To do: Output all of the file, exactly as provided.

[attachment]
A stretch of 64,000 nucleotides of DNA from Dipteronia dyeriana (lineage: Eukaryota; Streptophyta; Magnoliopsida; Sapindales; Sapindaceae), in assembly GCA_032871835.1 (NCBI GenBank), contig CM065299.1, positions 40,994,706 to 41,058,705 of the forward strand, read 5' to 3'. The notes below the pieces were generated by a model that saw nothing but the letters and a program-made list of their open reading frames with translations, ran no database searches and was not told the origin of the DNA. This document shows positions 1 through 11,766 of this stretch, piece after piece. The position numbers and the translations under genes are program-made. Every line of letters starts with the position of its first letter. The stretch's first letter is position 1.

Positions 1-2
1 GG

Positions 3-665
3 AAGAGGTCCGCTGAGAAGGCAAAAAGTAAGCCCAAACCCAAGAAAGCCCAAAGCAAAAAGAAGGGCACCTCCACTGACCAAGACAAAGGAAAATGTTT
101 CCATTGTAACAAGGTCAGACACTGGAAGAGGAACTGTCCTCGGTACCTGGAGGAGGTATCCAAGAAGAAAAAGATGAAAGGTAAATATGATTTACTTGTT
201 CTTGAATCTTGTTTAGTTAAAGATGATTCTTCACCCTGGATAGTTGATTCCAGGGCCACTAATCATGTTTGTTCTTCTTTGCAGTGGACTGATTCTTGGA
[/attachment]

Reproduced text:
A stretch of 64,000 nucleotides of DNA from Dipteronia dyeriana (lineage: Eukaryota; Streptophyta; Magnoliopsida; Sapindales; Sapindaceae), in assembly GCA_032871835.1 (NCBI GenBank), contig CM065299.1, positions 40,994,706 to 41,058,705 of the forward strand, read 5' to 3'. The notes below the pieces were generated by a model that saw nothing but the letters and a program-made list of their open reading frames with translations, ran no database searches and was not told the origin of the DNA. This document shows positions 1 through 11,766 of this stretch, piece after piece. The position numbers and the translations under genes are program-made. Every line of letters starts with the position of its first letter. The stretch's first letter is position 1.

Positions 1-2
1 GG

Positions 3-665
3 AAGAGGTCCGCTGAGAAGGCAAAAAGTAAGCCCAAACCCAAGAAAGCCCAAAGCAAAAAGAAGGGCACCTCCACTGACCAAGACAAAGGAAAATGTTT
101 CCATTGTAACAAGGTCAGACACTGGAAGAGGAACTGTCCTCGGTACCTGGAGGAGGTATCCAAGAAGAAAAAGATGAAAGGTAAATATGATTTACTTGTT
201 CTTGAATCTTGTTTAGTTAAAGATGATTCTTCACCCTGGATAGTTGATTCCAGGGCCACTAATCATGTTTGTTCTTCTTTGCAGTGGACTGATTCTTGGA